August 19 – 23, 2013
- data management, RCR, and research ethics
- data management lit review
- consultations and more consultations…what data is crucial?
- critical appraisal
Data management and RCR/research ethics
I’ve been working on a couple of writing projects that relate data management to research ethics or the ORI responsible conduct of research concept. While the relationship is clear in my head, the literature isn’t discussing it in a pragmatic way. Fuzziness is typical of research ethics discussions, but effective data management requires practical, actionable strategies…which makes the two difficult to reconcile. The upside is that I’ve read some really interesting stuff. Science and Engineering Ethics did an issue in 2010 that has several excellent articles. Data management and research ethics issues also relate to replication/reproducibility issues, which is a fascinating topic in its own right. Some exciting things happening around replication/reproducibility in psychology especially, but also computational science.
- Joshi, M. & Krag, S. S. (2010). Issues in data management. Science & Engineering Ethics, 16(4):743-8. doi: 10.1007/s11948-010-9223-5
- Geller, L. (2010). Data management in academic settings: An intellectual property perspective. Science & Engineering Ethics, 16(4), 769-775. doi: 10.1007/s11948-010-9240-4
- Marchionini, G. & Lee, C. (2012). Curating for Quality: Ensuring Data Quality to Enable New Science. http://datacuration.web.unc.edu/files/2012/10/NSF_Data_Curation_Workshop_Report.pdf
- Institute of Medicine’s 2002 report: Integrity in scientific research: Creating an environment that promotes responsible conduct.
Data management lit review
Not much new to say here except that the reading and searching continue. The scope of this is fairly large, so I have blocked off several days in the next 3 weeks to focus solely on reading, annotating, and coding in NVIVO. The difficulty in extracting some of the relevant information is that it’s often embedded in research design and analysis content and not always called data management. I’ve come to realize that our concept of data management is extremely loose…much like the term health informatics. I’m considering it a functional definition for now and not dwelling on the semantics.
Already in the first week of classes, I’ve done a number of consultations with faculty and students. Despite having a evaluation plan for the Data Services Program, I struggle with the question of what data to collect on consults. So far at least, they vary widely in scope and duration. Students are typically one-shot, or sometimes two session, consults. Faculty range from reference-type questions to introductions to resources to lit searches to support grant proposals. I have more than enough work to keep me occupied, but I would like to collect data that demonstrates the value of these consults and informs how I move forward. At the moment, I have no time to search the literature, so I’ll turn to my Twitter community for ideas.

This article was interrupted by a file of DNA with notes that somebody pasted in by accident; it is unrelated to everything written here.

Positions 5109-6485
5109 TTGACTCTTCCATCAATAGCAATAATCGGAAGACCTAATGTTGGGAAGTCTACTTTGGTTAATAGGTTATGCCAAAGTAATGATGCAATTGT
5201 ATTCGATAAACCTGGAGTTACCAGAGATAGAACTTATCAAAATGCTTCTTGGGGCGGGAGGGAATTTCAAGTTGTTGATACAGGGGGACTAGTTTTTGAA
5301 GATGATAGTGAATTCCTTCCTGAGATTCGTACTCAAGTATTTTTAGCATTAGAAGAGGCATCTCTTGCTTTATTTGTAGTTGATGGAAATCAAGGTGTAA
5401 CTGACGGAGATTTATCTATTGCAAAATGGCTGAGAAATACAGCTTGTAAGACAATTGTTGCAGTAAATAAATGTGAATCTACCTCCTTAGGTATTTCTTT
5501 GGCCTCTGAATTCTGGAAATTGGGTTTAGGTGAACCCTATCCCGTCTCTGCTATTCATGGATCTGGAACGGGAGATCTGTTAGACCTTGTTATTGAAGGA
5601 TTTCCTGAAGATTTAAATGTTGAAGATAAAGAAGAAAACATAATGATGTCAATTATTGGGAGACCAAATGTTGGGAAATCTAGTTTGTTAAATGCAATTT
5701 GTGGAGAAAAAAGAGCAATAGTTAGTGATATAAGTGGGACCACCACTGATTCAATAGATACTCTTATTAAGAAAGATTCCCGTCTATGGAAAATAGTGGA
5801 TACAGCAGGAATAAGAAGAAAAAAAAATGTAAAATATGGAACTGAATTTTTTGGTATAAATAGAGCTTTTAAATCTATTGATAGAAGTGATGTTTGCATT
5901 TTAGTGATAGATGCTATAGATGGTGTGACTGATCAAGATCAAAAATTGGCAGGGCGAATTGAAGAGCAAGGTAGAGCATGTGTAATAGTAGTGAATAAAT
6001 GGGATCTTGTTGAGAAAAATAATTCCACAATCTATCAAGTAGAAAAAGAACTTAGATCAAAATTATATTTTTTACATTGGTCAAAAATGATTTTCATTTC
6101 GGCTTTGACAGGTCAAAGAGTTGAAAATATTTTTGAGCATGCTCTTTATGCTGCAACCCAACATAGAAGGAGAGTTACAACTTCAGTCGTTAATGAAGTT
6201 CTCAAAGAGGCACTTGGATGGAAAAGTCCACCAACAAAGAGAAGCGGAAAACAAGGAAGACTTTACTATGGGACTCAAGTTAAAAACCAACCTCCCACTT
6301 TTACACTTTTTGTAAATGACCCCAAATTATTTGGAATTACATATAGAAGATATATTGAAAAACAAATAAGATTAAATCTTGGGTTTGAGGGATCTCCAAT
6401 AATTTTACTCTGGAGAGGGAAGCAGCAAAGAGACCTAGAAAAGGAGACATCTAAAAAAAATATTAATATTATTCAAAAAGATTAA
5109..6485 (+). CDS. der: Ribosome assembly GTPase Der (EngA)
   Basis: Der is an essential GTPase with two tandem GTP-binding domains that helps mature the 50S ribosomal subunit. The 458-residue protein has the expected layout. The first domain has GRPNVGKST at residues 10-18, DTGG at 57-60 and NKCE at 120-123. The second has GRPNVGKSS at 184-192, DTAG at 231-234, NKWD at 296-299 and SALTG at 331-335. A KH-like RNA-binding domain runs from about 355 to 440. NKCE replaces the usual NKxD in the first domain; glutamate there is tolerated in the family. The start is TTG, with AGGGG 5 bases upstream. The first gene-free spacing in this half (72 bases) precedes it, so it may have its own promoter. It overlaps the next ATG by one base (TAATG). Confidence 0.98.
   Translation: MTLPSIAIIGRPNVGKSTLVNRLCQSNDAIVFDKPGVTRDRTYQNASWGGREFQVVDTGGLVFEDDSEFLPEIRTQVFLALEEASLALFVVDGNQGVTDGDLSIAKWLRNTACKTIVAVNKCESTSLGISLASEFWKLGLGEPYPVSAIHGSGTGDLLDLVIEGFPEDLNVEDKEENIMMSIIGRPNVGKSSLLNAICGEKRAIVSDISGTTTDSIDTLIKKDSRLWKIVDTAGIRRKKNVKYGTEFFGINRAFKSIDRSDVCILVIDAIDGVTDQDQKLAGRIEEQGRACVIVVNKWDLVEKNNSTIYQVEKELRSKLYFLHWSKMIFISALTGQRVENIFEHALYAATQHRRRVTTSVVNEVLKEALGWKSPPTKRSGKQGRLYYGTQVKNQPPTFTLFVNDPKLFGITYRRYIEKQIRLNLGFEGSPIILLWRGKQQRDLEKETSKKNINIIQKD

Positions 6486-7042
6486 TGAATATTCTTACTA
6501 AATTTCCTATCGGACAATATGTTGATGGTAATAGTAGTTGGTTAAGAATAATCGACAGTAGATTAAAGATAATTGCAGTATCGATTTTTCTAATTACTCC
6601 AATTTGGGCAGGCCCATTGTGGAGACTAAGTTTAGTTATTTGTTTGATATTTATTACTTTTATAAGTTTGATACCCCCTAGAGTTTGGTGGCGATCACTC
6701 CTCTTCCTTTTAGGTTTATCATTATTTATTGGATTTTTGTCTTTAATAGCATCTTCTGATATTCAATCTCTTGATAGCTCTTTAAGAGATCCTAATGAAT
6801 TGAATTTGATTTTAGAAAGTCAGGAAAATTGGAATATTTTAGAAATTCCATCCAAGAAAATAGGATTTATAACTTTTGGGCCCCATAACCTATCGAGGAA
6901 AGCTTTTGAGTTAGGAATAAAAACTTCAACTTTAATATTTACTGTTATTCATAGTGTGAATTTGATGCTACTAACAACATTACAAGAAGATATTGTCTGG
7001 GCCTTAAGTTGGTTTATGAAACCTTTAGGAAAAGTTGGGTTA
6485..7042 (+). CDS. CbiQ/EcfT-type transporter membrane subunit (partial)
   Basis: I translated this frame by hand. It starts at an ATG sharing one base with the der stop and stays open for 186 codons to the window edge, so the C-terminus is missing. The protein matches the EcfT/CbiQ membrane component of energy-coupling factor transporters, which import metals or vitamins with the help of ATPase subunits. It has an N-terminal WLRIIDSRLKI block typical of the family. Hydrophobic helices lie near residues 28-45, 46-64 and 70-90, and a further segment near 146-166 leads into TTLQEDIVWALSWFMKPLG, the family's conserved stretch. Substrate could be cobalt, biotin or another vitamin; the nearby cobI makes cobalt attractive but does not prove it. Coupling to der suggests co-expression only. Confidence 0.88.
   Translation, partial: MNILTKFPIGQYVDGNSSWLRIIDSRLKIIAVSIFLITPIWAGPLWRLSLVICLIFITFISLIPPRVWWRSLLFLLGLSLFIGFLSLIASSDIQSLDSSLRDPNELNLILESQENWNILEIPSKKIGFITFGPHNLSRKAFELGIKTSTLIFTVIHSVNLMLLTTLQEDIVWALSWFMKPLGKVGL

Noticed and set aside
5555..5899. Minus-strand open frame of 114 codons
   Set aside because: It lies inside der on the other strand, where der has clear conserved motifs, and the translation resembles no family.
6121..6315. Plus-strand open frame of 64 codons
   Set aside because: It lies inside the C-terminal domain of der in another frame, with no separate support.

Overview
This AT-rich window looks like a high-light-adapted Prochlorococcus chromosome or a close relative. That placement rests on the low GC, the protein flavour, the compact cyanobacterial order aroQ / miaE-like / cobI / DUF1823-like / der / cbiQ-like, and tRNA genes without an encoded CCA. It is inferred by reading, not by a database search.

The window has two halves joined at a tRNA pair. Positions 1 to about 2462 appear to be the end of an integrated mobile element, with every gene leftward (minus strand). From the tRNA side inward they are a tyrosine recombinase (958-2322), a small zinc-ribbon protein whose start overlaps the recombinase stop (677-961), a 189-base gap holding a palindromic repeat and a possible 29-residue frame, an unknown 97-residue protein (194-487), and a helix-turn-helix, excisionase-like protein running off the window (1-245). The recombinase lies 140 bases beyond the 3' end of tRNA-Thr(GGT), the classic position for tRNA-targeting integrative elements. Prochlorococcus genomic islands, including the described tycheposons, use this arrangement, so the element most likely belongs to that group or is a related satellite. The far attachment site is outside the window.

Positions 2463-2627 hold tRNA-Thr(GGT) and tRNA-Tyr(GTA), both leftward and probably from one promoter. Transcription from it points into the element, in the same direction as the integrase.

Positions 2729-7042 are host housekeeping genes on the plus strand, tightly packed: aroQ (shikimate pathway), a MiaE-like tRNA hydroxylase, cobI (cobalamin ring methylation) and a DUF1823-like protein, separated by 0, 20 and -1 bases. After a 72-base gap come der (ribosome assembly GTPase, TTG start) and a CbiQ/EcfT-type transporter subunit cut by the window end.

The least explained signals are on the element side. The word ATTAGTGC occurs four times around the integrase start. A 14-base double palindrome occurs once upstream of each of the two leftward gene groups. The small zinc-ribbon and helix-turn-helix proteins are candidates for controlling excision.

Something startling occurred to me when I was working on my second evidence summary for Evidence Based Library and Information Practice. I spend more time on these critical appraisals than I do on peer review when I receive requests. I attribute this to two things. First, the evidence summaries are published for the world to see, so I agonize over my writing. In contrast, reviews aren’t about my writing and will not be published, so I spend less time writing them up. The second, and more significant, reason is that the expectations for critical appraisals are more clearly laid out. There are a variety of appraisal tools available that I can use, which were shared with me when I joined the team. Also, the content and format are clearly spelled out in the submission guidelines. In my limited experience, the guidelines for reviewers are not clear. As an author, I’m concerned that this leads to reviews that are more subjective and less constructive than they could be. Why don’t we have more standardized, stringent review guidelines?